Mike Shinoda’s latest album tackles tough subject, but doesn’t stand out

Sean Armstrong | Staff Writer

06/24/18

On July 20, 2017, Linkin Park frontman Chester Bennington took his life. Nearly a year later, the same conversations many Linkin Park fans already had re-entered the mainstream, with the deaths of Anthony Bourdain and Kate Spade rocking the foodie and fashion worlds.

While it is impossible to know why Bennington took his own life, Mike Shinoda prefers to focus on the question of “What’s next?” rather than focus on the unknowable. Shinoda, former Linkin Park bassist and rapper, just released his newest album as a pseudo-answer to that very question.

Post Traumatic details what the family and friends feel in the aftermath of a loved one’s suicide but stylistically is very detached while still remaining introspective. This can be seen in the opening track “Place to Start” with lyrics like “Pointing fingers at villains, but i’m a villain myself,” and again on the song “Hold It Together” when Shinoda says “She said, ‘Are you okay?’/And I’m staring into space/It’s making her nervous cause one thing is certain/I don’t have my head on straight.”

The three songs that kick off the album are “Place to Start,” “Over Again” and “Watching as I Fall,” all of which were on the Post Traumatic EP in January. These tracks were not only the commercial jumping-off point for the greater work that was just released, but are also the emotional beginning of Shinoda’s traumatic experience that unfolds throughout the album.

In this way, the album starts with that question of “What’s next?” It doesn’t really provide an answer, but rather gives more inquiries for the listener to ponder to themselves. Some of these questions include “What do I want,” “How do I get past the memory of them,” and “Am I holding on to this too much?”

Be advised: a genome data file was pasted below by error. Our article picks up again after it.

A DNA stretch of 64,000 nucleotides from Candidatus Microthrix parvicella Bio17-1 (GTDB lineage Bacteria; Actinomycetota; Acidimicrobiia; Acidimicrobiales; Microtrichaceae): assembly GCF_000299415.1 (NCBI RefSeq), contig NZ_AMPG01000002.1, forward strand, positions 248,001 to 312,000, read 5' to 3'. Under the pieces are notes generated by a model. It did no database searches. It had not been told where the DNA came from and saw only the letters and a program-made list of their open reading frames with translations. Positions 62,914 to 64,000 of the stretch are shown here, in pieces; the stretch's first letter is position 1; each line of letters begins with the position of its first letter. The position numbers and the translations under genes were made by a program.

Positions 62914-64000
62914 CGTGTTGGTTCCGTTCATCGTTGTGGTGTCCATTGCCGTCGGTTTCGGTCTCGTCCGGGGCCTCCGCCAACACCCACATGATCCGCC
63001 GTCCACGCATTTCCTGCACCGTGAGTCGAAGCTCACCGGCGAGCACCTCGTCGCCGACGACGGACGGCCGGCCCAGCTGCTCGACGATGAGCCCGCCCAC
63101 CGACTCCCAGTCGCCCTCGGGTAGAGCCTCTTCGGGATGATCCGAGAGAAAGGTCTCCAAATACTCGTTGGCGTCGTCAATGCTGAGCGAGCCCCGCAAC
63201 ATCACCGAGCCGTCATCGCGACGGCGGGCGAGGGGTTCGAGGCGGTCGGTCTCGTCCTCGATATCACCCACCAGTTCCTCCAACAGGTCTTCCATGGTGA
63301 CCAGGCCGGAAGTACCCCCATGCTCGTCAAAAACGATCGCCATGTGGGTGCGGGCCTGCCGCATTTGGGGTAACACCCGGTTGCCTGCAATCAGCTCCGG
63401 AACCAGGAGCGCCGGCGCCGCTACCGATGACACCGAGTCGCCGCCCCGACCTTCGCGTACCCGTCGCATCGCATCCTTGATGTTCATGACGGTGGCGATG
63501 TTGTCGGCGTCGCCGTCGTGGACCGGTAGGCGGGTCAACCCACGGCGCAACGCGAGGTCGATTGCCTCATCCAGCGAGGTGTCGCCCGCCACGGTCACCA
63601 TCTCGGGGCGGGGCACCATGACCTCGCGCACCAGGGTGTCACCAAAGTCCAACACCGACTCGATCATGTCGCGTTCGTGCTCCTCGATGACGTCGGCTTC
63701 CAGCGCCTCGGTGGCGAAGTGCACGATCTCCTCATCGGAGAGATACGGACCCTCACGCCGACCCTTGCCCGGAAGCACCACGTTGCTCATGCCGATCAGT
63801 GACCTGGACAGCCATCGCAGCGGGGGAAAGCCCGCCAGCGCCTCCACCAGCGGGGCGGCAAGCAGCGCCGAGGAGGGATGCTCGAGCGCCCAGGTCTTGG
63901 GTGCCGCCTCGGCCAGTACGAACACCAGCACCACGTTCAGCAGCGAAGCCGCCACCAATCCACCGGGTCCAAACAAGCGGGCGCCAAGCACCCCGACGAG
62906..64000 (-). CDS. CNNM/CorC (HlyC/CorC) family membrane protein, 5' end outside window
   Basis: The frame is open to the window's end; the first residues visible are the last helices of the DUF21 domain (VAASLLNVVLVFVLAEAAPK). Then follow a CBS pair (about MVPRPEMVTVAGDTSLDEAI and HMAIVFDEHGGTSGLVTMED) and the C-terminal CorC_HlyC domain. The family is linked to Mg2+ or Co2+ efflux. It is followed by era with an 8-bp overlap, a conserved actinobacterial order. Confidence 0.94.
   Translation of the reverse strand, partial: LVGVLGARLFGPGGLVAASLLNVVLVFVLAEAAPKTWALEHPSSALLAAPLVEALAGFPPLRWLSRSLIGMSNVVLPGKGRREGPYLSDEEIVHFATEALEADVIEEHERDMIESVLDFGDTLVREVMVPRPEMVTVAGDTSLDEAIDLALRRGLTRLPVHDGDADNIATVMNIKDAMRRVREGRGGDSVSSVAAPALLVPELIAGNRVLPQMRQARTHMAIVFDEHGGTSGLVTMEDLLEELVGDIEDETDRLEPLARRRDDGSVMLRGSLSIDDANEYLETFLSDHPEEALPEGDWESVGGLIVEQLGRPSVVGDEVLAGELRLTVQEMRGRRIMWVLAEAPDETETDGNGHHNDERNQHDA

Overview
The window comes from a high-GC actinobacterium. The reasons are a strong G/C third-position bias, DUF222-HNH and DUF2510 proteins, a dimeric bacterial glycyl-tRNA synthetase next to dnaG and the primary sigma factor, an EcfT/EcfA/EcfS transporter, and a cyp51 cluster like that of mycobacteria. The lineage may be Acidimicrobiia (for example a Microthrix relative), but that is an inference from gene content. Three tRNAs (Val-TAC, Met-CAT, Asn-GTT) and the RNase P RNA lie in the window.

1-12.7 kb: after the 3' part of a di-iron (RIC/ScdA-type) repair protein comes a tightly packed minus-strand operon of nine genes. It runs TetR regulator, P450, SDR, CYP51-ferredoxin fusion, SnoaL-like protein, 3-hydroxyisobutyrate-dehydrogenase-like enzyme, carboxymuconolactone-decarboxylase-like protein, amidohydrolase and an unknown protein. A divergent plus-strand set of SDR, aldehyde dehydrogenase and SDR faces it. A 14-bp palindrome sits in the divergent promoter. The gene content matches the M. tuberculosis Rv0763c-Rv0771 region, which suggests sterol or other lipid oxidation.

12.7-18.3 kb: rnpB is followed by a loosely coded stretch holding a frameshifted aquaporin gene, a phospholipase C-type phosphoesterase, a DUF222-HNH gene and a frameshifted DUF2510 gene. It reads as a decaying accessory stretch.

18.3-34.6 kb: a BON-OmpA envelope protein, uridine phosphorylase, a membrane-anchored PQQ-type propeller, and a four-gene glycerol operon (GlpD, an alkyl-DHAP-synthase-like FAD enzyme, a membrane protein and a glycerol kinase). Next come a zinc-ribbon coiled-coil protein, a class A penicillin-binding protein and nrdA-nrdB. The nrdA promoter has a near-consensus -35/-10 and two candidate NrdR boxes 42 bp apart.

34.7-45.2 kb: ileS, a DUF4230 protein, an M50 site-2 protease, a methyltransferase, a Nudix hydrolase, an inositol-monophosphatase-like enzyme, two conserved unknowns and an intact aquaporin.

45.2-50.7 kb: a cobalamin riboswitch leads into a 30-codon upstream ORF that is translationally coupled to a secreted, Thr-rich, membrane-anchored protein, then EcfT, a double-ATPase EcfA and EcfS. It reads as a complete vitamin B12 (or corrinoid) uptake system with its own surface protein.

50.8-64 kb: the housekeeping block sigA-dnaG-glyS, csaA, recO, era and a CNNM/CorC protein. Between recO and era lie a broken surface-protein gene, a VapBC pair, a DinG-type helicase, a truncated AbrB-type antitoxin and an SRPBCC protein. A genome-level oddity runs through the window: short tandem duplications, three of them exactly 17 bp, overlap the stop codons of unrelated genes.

He sets the stage for these questions by balancing sorrow and anger in equal measure. The guitar wails on the opening tracks while the lyrics express a much darker tone. One of the more notable instances of this is in the chorus for ”Over Again,” when he says “Sometimes, sometimes you don’t say goodbye once/ You say goodbye over and over and over again.” In this part the backbeat is somber and melancholy, but when the song breaks for the verse, the music intensifies while the lyrics remain dark.

Then, the album begins to fade away from the original concept — the raw emotion experienced in the immediate aftermath of a traumatic event — to touch on the next step in the grieving process: “Where did it all go wrong?” This latter phase lasts until the final song on the album.

During this reflective phase of the album, the anger dissipates and is replaced by sorrow. In a way, the listener’s confusion is cleared up as Shinoda’s resolve and mind defog. The lyrics also increasingly deviate from rap as the album continues until it closer resembles electronic-rock.

The final song, “Can’t Hear You Now,” is where rap dominates the track, and consequently the electronic-rock remains only a staple for the chorus. This rage isn’t pointed at the situation or the terrible fate handed to the loved ones of those who take their lives, but rather at Shinoda himself, for letting his grief overtake him and dictate his life.

This is where the major flaw of the album comes into effect. It took Shinoda 15 songs to explain how he felt in the wake of this tragedy, but only a single song to emphasize that he is past all of it. That just doesn’t seem balanced.

Perhaps Shinoda did come to terms with Bennington’s death. We can’t know for sure, but from the perspective of the listener, one song alone can’t wrap up Shinoda’s anguish that took 15 songs to describe. It was a lot of hype to the finale, but then at the finale something seems to just go amiss.

Overall, Post Traumatic is admirable in its approach to such a prevalent and important topic, but Shinoda would have served listeners better by giving himself more time to process everything that happened before releasing his creation to the public.

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